Hurricane Katrina hit the southern coast of the United States coast on Aug. 29, 2005 with devastating effects.
This was one of the worst natural disasters ever to hit our country, a category 5 hurricane with winds that exceeded 145 mph, the most devastating of all hurricanes. Homes were destroyed, families dispersed around the United States, businesses wiped out and children deprived of a solid education.
This summer marked the third year that students, faculty, alumni and friends of National Louis University have traveled to NOLA (New Orleans, La.) to work with teachers and administrators.
They were part of the NLU team that partnered with NOLA and was initiated by Early Childhood Education Department assistant professor Karen Roth. The partnership was part of a movement to reopen schools as quickly as possible.
The project was organized by Ms. Roth as a service-learning opportunity. The volunteers, who contributed their own money toward the trip, helped some of the local schools prepare for the upcoming school year. The work generally consisted of setting up classrooms, cleaning, organizing books for grade-level reading, preparing bulletin boards and materials for students, creating posters for the classrooms and organizing student files and teacher supply rooms.
In the process of this work, participants made friends with the teachers they worked with, sharing curricular ideas and talking about the latest educational theories and practices. Mostly, they learned more about each other – their goals, dreams and plans for their profession and life. This is the reciprocal nature of service learning and civic engagement, Ms. Roth noted.
Among the Evanston volunteers were Nina D’Agostino, Graphic Artist for the Evanston RoundTable,and her daughter, Angela, a graduate of Evanston Township High School and The Ohio State University. They were participating for the second year as part of the NOLA Recovery School District.
“I felt I had to help besides donating money. I simply wanted to go to New Orleans right then and there,” Angela said. She and her team worked with Happy Times Preschool and Royal Castle Child Development Center and with KIPP (Knowledge is Power Program) Central City Academy, Arthur Ashe and S. J. Green, all K-8 charter public schools.
Charter schools are tuition-free public schools created on the basis of an agreement between the school and community.
“Charter schools are public schools that use a mix of taxpayer funds and privately raised dollars to run their schools,” said Paul Vallas, superintendent of the Recovery School District in an Aug. 26 article in USA Today.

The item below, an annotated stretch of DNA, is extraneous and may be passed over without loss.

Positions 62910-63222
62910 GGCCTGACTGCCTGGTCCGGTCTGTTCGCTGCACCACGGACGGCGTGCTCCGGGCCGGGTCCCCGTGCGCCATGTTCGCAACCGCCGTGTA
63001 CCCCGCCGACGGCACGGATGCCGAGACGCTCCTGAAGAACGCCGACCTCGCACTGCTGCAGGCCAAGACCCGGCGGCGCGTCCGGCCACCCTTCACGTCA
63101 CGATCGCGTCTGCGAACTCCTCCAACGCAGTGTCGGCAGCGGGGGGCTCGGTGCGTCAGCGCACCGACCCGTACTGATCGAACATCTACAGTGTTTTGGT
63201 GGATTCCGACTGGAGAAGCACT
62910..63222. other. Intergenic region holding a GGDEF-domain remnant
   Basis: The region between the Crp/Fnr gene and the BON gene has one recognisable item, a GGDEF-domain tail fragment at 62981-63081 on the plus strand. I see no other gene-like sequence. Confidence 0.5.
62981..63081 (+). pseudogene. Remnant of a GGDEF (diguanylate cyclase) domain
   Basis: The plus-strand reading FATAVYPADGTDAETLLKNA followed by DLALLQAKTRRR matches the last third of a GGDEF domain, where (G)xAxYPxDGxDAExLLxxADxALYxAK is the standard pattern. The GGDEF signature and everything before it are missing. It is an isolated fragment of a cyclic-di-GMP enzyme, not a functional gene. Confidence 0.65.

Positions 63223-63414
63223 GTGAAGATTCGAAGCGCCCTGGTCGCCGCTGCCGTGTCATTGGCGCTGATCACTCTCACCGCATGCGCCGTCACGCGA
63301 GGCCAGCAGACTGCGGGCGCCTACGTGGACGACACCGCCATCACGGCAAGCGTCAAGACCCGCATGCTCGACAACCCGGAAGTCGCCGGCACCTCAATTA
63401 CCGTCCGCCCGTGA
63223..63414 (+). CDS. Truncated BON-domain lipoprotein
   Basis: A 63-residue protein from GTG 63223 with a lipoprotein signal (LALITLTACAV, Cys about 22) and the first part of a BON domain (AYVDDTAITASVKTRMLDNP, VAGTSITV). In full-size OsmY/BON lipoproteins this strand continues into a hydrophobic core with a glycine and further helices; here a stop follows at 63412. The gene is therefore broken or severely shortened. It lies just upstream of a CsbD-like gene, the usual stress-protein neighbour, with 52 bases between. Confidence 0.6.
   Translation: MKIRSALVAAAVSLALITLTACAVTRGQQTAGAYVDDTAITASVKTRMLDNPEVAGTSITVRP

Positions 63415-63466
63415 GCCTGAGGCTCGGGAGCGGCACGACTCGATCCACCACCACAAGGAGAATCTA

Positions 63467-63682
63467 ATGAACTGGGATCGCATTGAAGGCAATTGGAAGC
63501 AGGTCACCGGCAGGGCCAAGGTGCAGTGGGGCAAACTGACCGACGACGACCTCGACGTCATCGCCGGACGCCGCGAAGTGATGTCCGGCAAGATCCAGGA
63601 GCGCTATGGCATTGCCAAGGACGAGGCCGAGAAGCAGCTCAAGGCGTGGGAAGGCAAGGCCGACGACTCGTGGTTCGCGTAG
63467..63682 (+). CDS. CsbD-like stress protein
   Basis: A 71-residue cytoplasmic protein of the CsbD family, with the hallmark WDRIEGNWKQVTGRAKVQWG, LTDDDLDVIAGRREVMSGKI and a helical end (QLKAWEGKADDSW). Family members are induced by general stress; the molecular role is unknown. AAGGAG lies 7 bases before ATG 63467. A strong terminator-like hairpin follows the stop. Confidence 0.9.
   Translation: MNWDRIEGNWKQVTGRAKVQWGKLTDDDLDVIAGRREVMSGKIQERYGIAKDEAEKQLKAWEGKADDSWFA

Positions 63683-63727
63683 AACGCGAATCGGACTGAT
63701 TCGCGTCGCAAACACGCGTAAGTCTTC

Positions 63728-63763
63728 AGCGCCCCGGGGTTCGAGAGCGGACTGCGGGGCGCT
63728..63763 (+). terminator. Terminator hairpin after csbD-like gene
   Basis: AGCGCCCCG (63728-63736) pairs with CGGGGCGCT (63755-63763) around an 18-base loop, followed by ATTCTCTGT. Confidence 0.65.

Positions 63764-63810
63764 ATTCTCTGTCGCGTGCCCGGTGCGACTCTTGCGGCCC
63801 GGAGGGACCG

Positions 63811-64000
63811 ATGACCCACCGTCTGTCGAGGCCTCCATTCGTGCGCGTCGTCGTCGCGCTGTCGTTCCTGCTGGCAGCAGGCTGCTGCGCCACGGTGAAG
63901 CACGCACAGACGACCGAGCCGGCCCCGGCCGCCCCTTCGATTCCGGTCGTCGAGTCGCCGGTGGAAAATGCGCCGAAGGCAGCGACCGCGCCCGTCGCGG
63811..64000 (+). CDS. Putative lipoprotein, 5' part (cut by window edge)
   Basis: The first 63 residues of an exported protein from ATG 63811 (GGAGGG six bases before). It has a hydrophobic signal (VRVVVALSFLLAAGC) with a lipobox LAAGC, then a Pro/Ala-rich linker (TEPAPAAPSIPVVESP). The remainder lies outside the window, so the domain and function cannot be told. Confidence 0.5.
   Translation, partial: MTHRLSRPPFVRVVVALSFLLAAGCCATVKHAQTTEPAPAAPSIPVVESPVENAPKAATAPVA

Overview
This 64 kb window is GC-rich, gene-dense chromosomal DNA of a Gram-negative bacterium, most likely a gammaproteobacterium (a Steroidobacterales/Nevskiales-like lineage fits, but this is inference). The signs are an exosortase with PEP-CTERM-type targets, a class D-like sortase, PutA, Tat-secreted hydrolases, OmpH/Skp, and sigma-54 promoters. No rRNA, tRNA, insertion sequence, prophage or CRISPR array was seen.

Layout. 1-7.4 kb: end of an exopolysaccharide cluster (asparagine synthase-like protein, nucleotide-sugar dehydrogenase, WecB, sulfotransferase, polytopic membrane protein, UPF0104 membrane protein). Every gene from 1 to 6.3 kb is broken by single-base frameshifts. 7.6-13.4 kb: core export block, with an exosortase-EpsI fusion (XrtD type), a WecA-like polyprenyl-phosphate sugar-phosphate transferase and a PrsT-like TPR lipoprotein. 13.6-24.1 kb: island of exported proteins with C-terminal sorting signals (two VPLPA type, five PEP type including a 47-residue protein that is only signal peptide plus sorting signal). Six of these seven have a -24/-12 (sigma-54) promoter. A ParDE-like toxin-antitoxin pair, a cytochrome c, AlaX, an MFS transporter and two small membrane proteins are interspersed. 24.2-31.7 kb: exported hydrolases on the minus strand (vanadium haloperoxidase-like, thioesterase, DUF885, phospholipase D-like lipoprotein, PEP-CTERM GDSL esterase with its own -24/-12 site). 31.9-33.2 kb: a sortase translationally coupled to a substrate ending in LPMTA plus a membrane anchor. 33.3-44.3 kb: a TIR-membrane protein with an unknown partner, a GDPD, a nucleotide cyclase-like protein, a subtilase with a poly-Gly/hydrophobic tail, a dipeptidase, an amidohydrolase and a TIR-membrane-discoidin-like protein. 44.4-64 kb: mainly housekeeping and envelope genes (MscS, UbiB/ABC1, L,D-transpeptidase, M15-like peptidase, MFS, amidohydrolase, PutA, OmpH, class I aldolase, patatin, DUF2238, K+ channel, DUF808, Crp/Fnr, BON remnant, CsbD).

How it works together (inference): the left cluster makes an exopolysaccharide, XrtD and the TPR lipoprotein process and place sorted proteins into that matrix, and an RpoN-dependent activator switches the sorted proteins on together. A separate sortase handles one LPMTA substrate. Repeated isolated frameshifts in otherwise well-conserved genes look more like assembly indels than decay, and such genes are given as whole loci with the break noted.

Evanston was well represented on the August service-learning trip.
Another Evanston resident, Phyllis Coleman, a Yoga instructor who is also an employee of Coldwell Banker, was sponsored for this trip by her students/clients and by co-workers at Coldwell Banker.
“The work could be demanding and frustrating at times…but in the end – good work was completed,” Ms. Coleman blogged. She worked painting rooms, moving furniture from basement to classroom — any job that helped get the school ready.
“The transformation of the special ed room is my fondest memory,” Ms. Coleman wrote. “Working Yoga as therapy for a special ed nursery school student will stay in my heart always…just a moment in time, but perhaps she rested more comfortably that day.”
This August trip was the second for Evanston resident Kristin Lems, EdD, associate professor at NLU. Not only did Dr. Lems work at NOLA in the classrooms but she also played guitar and sang with the 3- and 5-year-olds and the staff at Happy Times Preschool. Her family, Kennan Lems-Daoudi, 2009 ETHS graduate, and Karima Lems-Daoudi, an ETHS alum and recent graduate of Knox College, also participated in the August service-learning session.
The NLU partnership with NOLA schools continues to develop relationships with administrators as each new school reopens. Next summer, Ms. Roth hopes to add another new charter school.
Ms. Roth said she learned this trip that NOLA has plans to open 15 schools in the next three years. These are both newly constructed “green” buildings and rehabbed older school buildings brought up to the new codes. Some schools currently operate in temporary quarters, “ready to move into new school buildings within two to three years,” she said.
Volunteers interested in joining future service teams to continue the rebuilding of NOLA should contact Karen Roth at: email@example.com or firstname.lastname@example.org.